If you are like me, you get pretty obsessed about the look and feel of your development environment. It’s such a productivity waste, but I am a sucker for nice looking apps. After all, as a dev, you look at this stuff all day.
Sadly, though, I cannot get myself to use these apps for work. I am used to Neovim/Vim and Atom’s model for splits is way too different. It just does not feel right. And while Hyper is beautiful and its plugin system rocks, as soon as I try to run Vim in it, I start noticing all kinds of performance related glitches and lag. On top of all of that, these Electron apps just take too much of my system’s resources. Today, I noticed Atom causing 150% CPU load when I was scrolling its settings screen. Scrolling. Both apps regularly take up gigabytes of memory.
So, I am stuck with my iTerm2, tmux, Neovim combo, which is not easy to get to look really nice. With enough patience and determination, I think I ended up with a nicely looking setup (getting theme colors to work has become a lot easier thanks to True Color support across the stack). You be the judge.
However, one thing that always bothered me was iTerm’s grey titlebar. In the nightly builds, George Nachman has added support for macOS’ dark mode for the titlebar. This is nice, but still does not look as beautiful as Hyper.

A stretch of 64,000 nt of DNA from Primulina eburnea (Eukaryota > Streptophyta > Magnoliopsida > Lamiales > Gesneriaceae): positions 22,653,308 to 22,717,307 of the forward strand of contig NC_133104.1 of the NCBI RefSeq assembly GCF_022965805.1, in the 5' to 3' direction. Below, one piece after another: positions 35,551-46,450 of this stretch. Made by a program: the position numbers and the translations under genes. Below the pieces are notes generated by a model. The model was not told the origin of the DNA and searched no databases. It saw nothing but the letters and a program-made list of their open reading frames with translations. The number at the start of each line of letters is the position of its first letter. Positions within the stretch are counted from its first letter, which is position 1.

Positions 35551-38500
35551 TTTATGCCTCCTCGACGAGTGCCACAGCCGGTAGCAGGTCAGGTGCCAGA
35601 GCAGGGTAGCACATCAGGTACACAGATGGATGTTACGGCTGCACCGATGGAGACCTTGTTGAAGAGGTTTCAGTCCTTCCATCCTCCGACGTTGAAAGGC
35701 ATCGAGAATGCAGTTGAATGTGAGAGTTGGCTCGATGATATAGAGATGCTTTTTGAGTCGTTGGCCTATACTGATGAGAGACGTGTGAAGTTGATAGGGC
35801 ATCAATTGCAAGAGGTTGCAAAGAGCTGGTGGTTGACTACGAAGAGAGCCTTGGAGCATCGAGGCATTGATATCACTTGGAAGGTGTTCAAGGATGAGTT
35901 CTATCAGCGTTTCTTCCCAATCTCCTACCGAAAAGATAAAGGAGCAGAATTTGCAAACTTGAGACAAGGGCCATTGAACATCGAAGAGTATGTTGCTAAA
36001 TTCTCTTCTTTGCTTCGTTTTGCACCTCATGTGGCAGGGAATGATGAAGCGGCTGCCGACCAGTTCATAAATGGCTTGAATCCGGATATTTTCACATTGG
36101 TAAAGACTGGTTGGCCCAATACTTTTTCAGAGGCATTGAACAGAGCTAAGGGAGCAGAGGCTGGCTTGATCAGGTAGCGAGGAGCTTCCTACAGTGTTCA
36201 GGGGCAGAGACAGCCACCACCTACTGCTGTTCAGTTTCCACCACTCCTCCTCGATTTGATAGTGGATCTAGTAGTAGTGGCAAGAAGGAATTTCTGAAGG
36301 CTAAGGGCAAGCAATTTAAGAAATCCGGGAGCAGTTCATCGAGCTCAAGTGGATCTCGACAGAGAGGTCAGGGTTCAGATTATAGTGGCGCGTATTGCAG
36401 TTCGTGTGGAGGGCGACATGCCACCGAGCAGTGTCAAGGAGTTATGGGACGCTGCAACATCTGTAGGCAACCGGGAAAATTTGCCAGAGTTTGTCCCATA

Recently, I finally — by accident — found a solution to this problem. 🎉 Turns out, iTerm2 supports some proprietary escape codes for overwriting certain settings. And yes, there are codes to change the titlebar background color!
Here is how to set the titlebar color to the background of the iTerm2 One Dark theme I am using. Type the following into your iTerm2 terminal.
$ echo -e "\033]6;1;bg;red;brightness;40\a"$ echo -e "\033]6;1;bg;green;brightness;44\a"$ echo -e "\033]6;1;bg;blue;brightness;52\a"
This is what it looks like.
Finally. iTerm will not save this to your settings. The solution is to automatically execute the above commands when launching a new session. Just add them to your .bashrc or .zshrc, etc.